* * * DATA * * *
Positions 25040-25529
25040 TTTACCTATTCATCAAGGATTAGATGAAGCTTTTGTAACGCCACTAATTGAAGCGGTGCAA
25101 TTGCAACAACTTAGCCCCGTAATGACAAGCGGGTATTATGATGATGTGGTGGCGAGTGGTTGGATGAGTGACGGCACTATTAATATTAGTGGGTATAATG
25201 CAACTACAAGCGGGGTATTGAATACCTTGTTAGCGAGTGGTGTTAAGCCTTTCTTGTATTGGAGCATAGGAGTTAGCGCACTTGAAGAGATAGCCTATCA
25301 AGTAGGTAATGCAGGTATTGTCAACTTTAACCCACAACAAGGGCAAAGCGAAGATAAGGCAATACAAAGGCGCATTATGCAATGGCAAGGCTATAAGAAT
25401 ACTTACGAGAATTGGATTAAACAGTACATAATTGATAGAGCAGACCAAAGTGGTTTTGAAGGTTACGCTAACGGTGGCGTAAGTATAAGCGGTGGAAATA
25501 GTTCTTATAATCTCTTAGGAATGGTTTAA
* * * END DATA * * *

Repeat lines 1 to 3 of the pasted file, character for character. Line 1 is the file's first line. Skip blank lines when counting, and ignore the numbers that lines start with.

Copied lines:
Positions 25040-25529
25040 TTTACCTATTCATCAAGGATTAGATGAAGCTTTTGTAACGCCACTAATTGAAGCGGTGCAA
25101 TTGCAACAACTTAGCCCCGTAATGACAAGCGGGTATTATGATGATGTGGTGGCGAGTGGTTGGATGAGTGACGGCACTATTAATATTAGTGGGTATAATG